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Table 1 Baseline characteristics of study participants

From: The impact of rapid malaria diagnostic tests upon anti-malarial sales in community pharmacies in Gwagwalada, Nigeria

  Control pharmacy Intervention pharmacy Total (n = 1226) frequency/mean difference (95% CI) P value
n = 607 n = 619
Gender     
  -Female 328 (54.0%) 306 (49.4%) 634 (51.7%) 0.107
  -Male 279 (46.0%) 313 (50.6%) 592 (48.3%)
Age (years) 30.12 (10.23) 31.55 (11.46) 1.42 (0.20-2.64) 0.022
Age group     
  -Adolescent 65 (10.7%) 73 (11.8%) 138 (11.3%) 0.548
  -Adult 542 (89.3%) 546 (88.2%) 1088 (88.7%)  
Level of education (whole population)     
  -Primary or less 61 (10%) 57 (9.2%) 118 (9.6%) 0.618
  -At least secondary 546 (90%) 562 (90.8%) 1108 (90.4%)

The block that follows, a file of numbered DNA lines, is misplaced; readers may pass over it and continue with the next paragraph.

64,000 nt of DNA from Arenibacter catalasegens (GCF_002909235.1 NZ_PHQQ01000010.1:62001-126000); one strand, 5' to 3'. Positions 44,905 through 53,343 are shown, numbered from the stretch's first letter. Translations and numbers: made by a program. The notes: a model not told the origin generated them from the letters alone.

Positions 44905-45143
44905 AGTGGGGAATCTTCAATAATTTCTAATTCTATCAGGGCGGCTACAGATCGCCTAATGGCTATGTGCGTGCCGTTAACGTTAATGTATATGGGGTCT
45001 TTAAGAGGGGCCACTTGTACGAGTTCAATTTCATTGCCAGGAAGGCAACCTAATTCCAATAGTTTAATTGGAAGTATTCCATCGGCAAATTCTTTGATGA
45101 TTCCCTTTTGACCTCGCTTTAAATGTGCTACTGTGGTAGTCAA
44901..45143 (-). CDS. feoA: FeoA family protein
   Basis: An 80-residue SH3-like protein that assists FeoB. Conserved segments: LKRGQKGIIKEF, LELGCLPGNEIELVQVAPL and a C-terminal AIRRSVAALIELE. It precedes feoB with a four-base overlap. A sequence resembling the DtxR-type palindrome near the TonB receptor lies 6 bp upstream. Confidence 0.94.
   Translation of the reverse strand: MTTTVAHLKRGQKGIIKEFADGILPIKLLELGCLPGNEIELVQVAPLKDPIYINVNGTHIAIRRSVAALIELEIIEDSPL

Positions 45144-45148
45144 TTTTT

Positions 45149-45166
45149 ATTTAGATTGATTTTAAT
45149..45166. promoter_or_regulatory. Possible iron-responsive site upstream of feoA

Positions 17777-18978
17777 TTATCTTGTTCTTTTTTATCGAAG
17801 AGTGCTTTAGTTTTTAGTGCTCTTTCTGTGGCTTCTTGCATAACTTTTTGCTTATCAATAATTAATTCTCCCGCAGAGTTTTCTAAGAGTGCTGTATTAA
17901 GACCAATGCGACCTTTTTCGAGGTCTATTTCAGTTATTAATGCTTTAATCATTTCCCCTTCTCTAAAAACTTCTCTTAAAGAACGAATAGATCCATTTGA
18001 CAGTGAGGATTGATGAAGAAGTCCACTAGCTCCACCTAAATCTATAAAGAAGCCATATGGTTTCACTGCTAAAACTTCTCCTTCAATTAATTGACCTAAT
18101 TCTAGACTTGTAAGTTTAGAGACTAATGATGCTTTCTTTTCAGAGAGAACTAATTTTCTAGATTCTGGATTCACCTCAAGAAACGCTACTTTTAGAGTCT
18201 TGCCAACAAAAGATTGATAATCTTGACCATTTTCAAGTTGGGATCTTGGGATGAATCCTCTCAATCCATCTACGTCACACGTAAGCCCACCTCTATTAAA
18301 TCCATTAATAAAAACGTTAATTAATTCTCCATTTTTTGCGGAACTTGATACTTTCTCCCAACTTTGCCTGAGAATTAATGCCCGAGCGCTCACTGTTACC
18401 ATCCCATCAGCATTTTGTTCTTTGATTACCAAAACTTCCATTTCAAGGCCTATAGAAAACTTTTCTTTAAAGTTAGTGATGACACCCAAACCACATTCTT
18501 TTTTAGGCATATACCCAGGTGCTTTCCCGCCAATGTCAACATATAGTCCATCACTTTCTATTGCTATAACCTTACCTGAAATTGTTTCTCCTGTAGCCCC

Level of income     
  -Less than average income 372 (61.3%) 370 (60.5%) 742 (60.5%) 0.588
  -Average income or more 235 (38.7%) 249 (40.2%) 484 (39.5%)  
Reported last treatment for malaria     
  -Less than 6 months ago 381 (62.8%) 386 (62.4%) 767 (62.6%) 0.882
  -More than 6 months ago 226 (37.2%) 233 (37.6%) 459 (37.4%)  
Who recommended anti-malarial     
  -Self 255 (42.0%) 303 (48.9%) 558 (45.5%) 0.015
  -Health professional 352 (58.0%) 316 (51.1%) 668 (54.5%)  
Participants with a doctor’s prescription prior to purchase of anti-malarial 169 (27.8%) 52 (8.4%)) 221 (18.0%) < 0.001
Reported positive lab test prior to purchase of anti-malarial 103 (17.0%) 96 (15.5%) 199 (16.2%) 0.488
History of fever in the last 48 hours 394 (64.9%) 166 (26.8%) 560 (45.7%) < 0.001